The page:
Children who are capable of forming views have a right to receive and make known information, to express an opinion, and to have that opinion taken into account in any matters affecting them.
United Nations Rights of the Child, Article 12
Children and young people with SEN have a unique knowledge of their own needs and circumstances and their own views about what sort of help they would like to help them make the most of their education. They should, where possible, participate in all the decision-making processes that occur in education.
SEN Code of Practice, DfES, 2001
- Clear commitment to involving pupils
- Valuing involvement
- Equality of opportunity to be involved
- Pupils' involvement should be evaluated and reviewed
- Formal (eg review)
- Informal (eg daily interaction)
- Personal (eg about learning goals)
- Public (eg school council)
All children should:
- Have a say in what they are going to learn and how they are going to learn it;
- Be able to help draw up group or individual targets which they will be working towards;
- Be clear about the learning objectives for the lesson;
- Have opportunities to record their findings in different ways;
- Understand the notion of 'progress' – looking back on previous activities to see their own progress or reflecting on improved behaviour; and
- Discuss with adults what they have learned and what they need to do next to improve.
- Adult support for the child to draw up targets.
- Visual cues to help some pupils understand the learning objectives.
- Using alternatives to written recording, where necessary.
How are barriers to being an active participant for children with SEND overcome in your school?
Involving the pupil: the review
In these videos we see Sophia and her class teacher preparing for her involvement in her review, and then how she is enabled to participate. To what extent are her views taken into account in planning ahead?
- Are all pupils' views in your school sought through relevant means, to regularly inform you of pupils' enjoyment?
- How do you know the extent of pupils' enjoyment? What actions have you taken to respond to what you know?
- Inspectors are encouraged to obtain pupils' views about their learning, personal development and the school.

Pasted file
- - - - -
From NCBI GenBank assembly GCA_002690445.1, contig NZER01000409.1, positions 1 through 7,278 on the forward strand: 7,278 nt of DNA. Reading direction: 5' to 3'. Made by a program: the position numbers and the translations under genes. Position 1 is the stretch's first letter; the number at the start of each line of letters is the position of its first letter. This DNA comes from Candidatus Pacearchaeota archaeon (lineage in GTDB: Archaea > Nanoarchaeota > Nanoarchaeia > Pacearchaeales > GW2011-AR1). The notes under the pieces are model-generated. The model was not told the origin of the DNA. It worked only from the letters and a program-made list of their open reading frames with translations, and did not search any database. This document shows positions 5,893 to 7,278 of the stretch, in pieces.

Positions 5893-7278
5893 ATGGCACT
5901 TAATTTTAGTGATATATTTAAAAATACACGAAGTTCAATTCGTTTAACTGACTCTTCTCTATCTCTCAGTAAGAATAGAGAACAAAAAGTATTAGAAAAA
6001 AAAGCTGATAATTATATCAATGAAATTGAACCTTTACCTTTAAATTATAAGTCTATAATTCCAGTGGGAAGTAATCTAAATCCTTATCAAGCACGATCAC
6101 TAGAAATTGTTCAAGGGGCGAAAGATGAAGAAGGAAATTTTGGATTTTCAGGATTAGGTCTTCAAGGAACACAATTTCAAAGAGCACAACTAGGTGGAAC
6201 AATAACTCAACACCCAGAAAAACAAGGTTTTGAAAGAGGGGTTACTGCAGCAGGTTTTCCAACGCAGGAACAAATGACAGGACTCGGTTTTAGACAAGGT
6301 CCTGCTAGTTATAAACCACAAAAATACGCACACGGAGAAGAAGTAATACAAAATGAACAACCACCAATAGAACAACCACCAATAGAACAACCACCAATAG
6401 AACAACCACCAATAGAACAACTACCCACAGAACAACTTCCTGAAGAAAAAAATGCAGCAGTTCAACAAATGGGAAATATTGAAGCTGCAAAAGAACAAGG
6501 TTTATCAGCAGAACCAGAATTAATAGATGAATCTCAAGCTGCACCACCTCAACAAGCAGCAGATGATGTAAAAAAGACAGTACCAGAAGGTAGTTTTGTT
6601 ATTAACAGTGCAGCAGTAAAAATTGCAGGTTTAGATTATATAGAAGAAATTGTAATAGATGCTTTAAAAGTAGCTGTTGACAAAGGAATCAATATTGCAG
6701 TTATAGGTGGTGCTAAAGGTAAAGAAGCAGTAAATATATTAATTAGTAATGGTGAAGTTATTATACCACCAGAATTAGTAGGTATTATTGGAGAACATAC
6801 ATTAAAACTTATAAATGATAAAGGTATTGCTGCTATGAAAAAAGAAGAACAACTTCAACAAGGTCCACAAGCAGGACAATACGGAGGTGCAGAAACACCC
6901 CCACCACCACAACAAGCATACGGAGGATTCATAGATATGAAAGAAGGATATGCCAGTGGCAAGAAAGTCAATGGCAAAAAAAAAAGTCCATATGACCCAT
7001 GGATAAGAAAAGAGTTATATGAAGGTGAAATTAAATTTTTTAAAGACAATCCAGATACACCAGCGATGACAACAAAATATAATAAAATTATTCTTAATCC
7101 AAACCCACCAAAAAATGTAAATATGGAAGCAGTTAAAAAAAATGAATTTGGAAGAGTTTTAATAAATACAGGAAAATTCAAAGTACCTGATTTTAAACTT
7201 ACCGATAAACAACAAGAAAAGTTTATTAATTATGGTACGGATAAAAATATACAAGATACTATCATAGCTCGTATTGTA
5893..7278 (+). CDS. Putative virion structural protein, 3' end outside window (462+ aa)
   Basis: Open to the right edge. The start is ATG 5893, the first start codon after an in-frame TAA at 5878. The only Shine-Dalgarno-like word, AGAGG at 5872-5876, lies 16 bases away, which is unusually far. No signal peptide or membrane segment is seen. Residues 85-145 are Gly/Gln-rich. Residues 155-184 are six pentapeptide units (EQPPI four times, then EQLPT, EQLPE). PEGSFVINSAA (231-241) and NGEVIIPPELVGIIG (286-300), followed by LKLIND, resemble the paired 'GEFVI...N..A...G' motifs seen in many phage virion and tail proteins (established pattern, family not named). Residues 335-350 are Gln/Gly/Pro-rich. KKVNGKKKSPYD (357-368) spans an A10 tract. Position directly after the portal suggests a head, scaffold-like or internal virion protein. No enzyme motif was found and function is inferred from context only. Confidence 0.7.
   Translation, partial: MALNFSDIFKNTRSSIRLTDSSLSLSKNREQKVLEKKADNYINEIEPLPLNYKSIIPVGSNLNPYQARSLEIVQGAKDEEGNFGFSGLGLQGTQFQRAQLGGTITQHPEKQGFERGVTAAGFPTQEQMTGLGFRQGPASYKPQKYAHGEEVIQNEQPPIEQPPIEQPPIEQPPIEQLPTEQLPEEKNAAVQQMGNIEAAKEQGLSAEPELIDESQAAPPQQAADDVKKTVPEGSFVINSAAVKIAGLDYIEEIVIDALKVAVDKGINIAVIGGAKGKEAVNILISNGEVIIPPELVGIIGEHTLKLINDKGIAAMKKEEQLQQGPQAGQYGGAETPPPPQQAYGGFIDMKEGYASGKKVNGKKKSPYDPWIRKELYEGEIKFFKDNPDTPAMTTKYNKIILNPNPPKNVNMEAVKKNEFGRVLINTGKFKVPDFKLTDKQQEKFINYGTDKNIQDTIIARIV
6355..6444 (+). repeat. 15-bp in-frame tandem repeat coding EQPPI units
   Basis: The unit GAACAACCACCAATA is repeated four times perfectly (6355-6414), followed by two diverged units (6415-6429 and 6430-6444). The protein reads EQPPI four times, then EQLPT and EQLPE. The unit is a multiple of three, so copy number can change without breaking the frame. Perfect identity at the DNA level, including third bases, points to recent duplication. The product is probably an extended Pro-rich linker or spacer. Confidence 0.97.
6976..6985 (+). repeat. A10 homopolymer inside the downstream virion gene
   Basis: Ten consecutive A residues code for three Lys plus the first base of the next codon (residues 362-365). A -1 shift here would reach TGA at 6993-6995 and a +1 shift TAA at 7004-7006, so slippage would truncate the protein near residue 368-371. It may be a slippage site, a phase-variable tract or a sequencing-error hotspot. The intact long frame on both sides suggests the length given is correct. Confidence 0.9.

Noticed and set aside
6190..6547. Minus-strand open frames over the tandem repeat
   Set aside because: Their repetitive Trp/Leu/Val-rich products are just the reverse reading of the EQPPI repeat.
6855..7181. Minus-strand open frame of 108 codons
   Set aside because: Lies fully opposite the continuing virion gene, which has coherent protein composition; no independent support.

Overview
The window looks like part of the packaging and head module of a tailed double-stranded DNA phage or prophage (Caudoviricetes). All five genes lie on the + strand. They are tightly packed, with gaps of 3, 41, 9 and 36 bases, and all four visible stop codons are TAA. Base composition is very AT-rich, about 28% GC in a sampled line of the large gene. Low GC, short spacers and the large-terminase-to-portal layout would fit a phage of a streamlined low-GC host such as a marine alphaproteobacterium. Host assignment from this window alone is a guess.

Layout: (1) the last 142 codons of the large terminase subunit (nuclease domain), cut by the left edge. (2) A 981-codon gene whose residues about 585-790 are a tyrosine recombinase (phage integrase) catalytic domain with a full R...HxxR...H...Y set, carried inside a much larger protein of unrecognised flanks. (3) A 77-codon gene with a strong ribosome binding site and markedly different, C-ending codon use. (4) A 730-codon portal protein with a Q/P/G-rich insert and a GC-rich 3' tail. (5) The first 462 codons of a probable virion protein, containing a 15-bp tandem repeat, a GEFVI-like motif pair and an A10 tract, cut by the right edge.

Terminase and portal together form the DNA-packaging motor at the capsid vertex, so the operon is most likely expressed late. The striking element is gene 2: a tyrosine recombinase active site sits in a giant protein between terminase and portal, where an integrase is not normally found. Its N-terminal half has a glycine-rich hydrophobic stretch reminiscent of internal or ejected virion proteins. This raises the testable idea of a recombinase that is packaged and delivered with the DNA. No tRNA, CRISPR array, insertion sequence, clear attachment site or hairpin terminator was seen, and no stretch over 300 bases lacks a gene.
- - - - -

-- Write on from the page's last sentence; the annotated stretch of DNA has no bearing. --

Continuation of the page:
- Inspectors talk to individuals, groups and school councils, and issue pupil questionnaires.
- They are asked to establish how well the school seeks to involve pupils and the extent to which the school seeks, values and acts on their views.
- The 2012 Ofsted framework for school inspection, in the context of SEND as a national priority, extends judgements on the effectiveness of settings, from an evidence base that includes the child's voice.
How would children from your school answer these questions asked by an Ofsted inspector?
- Are some children treated differently by others? What effect does this have? Do staff deal effectively with it?
- Does any group of pupils have a hard time; are they treated badly or unfairly? Does this have an effect?
- How do teachers help pupils feel positive about themselves? Do you think all children feel the same way about themselves?
- Are some children ever called names by other children – or adults? What effect does this have? Do staff deal effectively with this issue?
- Why might some pupils find it difficult to communicate with teachers and their peers?
- How can teachers make sure that pupils with communication difficulties are clear about what to do next?
- How can teachers ensure that pupils receive the correct support?
- How can collaborative learning be encouraged where pupils can talk and listen to each other?
- How can teachers' questioning aid communication skills?
- How can the rule of 'one person speaking at a time and the other one listening' be taught to those who find it difficult?
- How can teachers ensure that the views of pupils are acted upon?
- What choices do pupils with statements of SEN have at annual or transition reviews?
- How actively do teachers listen to pupils?
- How do teachers make sure pupils are clear about what to do next?
- Are pupils consulted about the support they receive?
- To what extent is collaborative learning encouraged when pupils can talk to and listen to each other?
- Are pupils consulted about the quality of lessons?
- What choices do pupils with statements have at transition reviews?
- How do schools ensure they hear the pupil's view independently of that of the parents/carers?
- To what extent are pupils' views acted upon?
The charter below is directed at children with learning difficulties, to indicate
their fundamental rights as communicators.
With your communication co-ordinator, use the chart as the basis for devising an observation proforma and a self-rating questionnaire for staff. What would be the indicators of good empowering practice?
- When observing in classes, use the observation proforma to track the experience of a sample of children across a range of ages and abilities...Where are there strengths in empowering practice?
- Ask staff to complete the self-rating questionnaire in a staff development meeting based on the criteria... Where do they identify their personal strengths? (Do their perceptions match yours?)
- Pool ideas for facilitating sharing of good practice within the school, and plan a staff development day to focus on key common areas in need of strengthening.
- Ask staff to identify areas for their own communication professional development needs – carry these forward to appraisal.
Assessment for Learning (AfL)
Read the handout below on possible barriers for children with SEN and strategies to overcome them.
DfES (2005) Speaking, Listening, Learning: working with children who have special educational needs. Primary National Strategy. Norwich: HMSO.
Maslow A.H. (1947), A Theory of Human Motivation, Psychological Review 50(4).